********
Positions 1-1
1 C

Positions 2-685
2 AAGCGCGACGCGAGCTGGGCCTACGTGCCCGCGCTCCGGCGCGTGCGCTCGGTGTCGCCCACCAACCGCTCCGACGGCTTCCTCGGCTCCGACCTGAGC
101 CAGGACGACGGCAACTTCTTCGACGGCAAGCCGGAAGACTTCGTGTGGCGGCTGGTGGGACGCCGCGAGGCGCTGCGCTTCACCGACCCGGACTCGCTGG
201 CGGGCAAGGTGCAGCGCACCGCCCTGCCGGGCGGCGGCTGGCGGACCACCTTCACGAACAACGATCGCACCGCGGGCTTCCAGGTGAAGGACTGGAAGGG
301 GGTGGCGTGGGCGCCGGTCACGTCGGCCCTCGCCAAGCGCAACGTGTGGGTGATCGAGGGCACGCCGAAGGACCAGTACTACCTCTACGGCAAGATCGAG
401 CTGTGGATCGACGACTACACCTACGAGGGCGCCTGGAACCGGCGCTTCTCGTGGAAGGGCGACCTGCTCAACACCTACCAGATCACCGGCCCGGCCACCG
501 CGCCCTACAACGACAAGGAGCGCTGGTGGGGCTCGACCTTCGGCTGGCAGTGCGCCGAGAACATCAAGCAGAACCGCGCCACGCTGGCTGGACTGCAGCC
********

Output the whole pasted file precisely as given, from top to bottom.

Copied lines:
Positions 1-1
1 C

Positions 2-685
2 AAGCGCGACGCGAGCTGGGCCTACGTGCCCGCGCTCCGGCGCGTGCGCTCGGTGTCGCCCACCAACCGCTCCGACGGCTTCCTCGGCTCCGACCTGAGC
101 CAGGACGACGGCAACTTCTTCGACGGCAAGCCGGAAGACTTCGTGTGGCGGCTGGTGGGACGCCGCGAGGCGCTGCGCTTCACCGACCCGGACTCGCTGG
201 CGGGCAAGGTGCAGCGCACCGCCCTGCCGGGCGGCGGCTGGCGGACCACCTTCACGAACAACGATCGCACCGCGGGCTTCCAGGTGAAGGACTGGAAGGG
301 GGTGGCGTGGGCGCCGGTCACGTCGGCCCTCGCCAAGCGCAACGTGTGGGTGATCGAGGGCACGCCGAAGGACCAGTACTACCTCTACGGCAAGATCGAG
401 CTGTGGATCGACGACTACACCTACGAGGGCGCCTGGAACCGGCGCTTCTCGTGGAAGGGCGACCTGCTCAACACCTACCAGATCACCGGCCCGGCCACCG
501 CGCCCTACAACGACAAGGAGCGCTGGTGGGGCTCGACCTTCGGCTGGCAGTGCGCCGAGAACATCAAGCAGAACCGCGCCACGCTGGCTGGACTGCAGCC